9-11 anniversary

‘That September Day’ – A Reflection 20 Years Later

September 8, 2021

“Where were you when the world stopped turning?”

That question is the title of one of country musician Alan Jackson’s most powerful songs — a song that has resonated with millions of Americans as we remember one of our nation’s most devastating days: September 11, 2001.

It has certainly been powerful for me.

Did you open your eyes and hope it never happened
Close your eyes and not go to sleep?

– Alan Jackson

Twenty years ago I was about two weeks on the job on Capitol Hill in Washington, DC. Not a glamorous job… I was a fresh college grad who answered the phone and fielded basic requests from my boss’ constituents. As I opened up our office for the day, I turned on C-SPAN and noticed that President George W. Bush was at an elementary school in Florida. I left the TV on as I began on my tasks.

Suddenly, one of my colleagues told me to change the channel. I couldn’t believe it. There was smoke pouring out of one of the towers of the World Trade Center in New York City. How did this happen? A plane? Was it an accident? Then, 19 minutes from the first crash — and on live television — a second plane hit.

I could not believe my eyes. Could two accidents happen like this? A look at one of my co-workers told us both — no.

The Washington Post’s front cover on September 12, 2001

Just over 30 minutes later, the Pentagon was hit by a third plane. And there were rumors the U.S. Capitol’s huge dome might be the next target.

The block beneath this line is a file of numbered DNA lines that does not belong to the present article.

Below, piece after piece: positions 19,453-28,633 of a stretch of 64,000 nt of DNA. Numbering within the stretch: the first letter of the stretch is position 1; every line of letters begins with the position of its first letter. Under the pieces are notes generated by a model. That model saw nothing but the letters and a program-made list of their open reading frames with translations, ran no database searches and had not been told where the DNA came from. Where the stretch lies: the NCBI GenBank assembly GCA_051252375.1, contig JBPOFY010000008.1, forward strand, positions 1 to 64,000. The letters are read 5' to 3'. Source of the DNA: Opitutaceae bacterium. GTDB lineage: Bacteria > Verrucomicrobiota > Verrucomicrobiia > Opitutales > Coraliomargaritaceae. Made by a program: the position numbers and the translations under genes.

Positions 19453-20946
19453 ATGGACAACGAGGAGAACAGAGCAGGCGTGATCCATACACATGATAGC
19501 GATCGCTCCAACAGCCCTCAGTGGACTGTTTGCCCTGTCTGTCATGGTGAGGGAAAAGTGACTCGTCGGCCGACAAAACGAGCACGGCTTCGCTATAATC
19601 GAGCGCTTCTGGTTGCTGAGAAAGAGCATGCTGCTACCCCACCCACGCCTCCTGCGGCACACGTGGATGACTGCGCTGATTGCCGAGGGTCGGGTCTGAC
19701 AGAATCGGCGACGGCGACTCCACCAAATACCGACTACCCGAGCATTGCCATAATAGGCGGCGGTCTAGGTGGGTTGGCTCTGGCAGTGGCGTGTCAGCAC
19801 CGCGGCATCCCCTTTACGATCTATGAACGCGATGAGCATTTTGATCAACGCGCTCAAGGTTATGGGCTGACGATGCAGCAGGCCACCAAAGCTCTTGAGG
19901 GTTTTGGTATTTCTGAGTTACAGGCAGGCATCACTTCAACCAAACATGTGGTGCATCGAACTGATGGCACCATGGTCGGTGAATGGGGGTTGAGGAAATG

Whenever I remember those minutes, I am so thankful for our chief of staff. He was poised and quickly came up with a plan to get us off the premises in an organized fashion. Many offices seemed to scatter frantically as Capitol Hill was evacuated, but we left in groups and went to pre-determined locations, which ensured we could work together checking in with loved ones (even with phone lines overloaded) and processing through the crisis in real-time.

As I reflect, I am and will always be grateful to the heroes of Flight 93, who sacrificed their lives so that others might live. Quite frankly, they may have saved MY life.

Did you go to a church and hold hands with some strangers
Stand in line to give your own blood?
Did you just stay home and cling tight to your family
Thank God you had somebody to love?

– Alan Jackson

In the days that followed there were many emotions. I remember well fielding calls from constituents expressing pain and anger. And, trust me, I understood. I will never forget my first look at the damage to the Pentagon or the first time after the attacks that I saw the New York City skyline with my own eyes.

But I will also never forget the love. The love of first responders rushing immediately INTO danger in New York and DC. The love of relief crews from around the country stepping in to help for many days to follow. And the love of people, regardless of politics or any other perceived difference, filling churches and other places of gathering to pray and to seek God’s help together.

As I reflect on this 20th anniversary of 9-11, I pray that we will remember lessons of good that we learned after that terribly dark day. As Alan Jackson sang, may we “know Jesus” and “talk to God” and remember, “Faith, hope, and love are some good things He gave us. And the greatest is love.”

And now these three remain: faith, hope and love. But the greatest of these is love.

I Corinthians 13:13
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